A tradition of honoring fallen heroes: our veterans

- Mike Jusino was serving in the Marine Corps when he was told his cousin, Reinaldo Ortiz, had died in Vietnam. Ortiz was more like a brother than a cousin, and every year since his death, Jusino comes to the Golden Gate National Cemetery to visit him. 
 
“I know how lonely it is to be in a war situation,” said Jusino.  “When you come home, you want to see your family. Even if they don’t see him, his spirit does.”

Jusino was also sent to the War in Vietnam in 1965. He was also put on the funeral detail, which he said was the hardest part of his military service. 

“I was escorting a gentleman to New York, a 20 year-old,” said Jusino. 

“The family adopted me as their son. It was the hardest eight days I ever spent in the marine corps, even in Vietnam.”

Jusino said Reinaldo’s parents died shortly after he did and he did not have any photographs of his beloved cousin.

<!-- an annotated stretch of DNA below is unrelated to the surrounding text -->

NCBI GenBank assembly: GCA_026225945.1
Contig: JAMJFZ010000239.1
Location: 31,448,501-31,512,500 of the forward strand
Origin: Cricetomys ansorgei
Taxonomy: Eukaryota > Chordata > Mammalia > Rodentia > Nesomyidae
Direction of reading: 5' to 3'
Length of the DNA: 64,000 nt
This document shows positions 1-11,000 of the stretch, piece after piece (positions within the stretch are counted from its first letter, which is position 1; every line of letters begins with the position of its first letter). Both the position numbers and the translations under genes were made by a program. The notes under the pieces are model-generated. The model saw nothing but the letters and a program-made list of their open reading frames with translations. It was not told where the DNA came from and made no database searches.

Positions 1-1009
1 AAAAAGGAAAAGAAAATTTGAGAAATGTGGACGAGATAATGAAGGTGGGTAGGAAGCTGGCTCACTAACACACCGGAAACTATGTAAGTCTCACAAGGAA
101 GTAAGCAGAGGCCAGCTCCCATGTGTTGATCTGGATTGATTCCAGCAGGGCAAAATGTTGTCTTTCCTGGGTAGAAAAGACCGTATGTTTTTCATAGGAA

“When I got home, they said six months you’ll forget it. It’s been 52 years and it’s never gone away. 52 years.” 

Earlier in the morning, the annual Memorial Day ceremony was held at the cemetery. It featured speeches by one of the original “Rosie The Riveters,” Madge Fordyce, who is now 95 years-old. 

She spoke about going to work for the war effort while her husband was a POW in Germany for 16 months. 

The admiral of chief Navy operations also talked about the sacrifices made by service members and their families.  

“I remember my dad, it would be time for him to go,” said Admiral John M. Richardson. 

“I was the oldest of six. My mom would gather us all there in the living room and he’d be in his uniform with his sea bag. He’d take off and be gone for the next three or four months at sea. My mom had to carry on for all that time.” 

Army veteran Tom Miller showed up to the ceremony by himself. He said he comes to remember a friend he served with, Lonnie Malone of Kentucky, who he hasn’t seen since 1974. 

“All he wanted to do was go home and hunt and fish. Go home and see his mom,” said Miller.

“I said that when I get out, I’d go and see him. And I broke that promise and that was over 40 years ago. If I knew he was alive, I’d get on a plane from San Francisco and go and see him.” 

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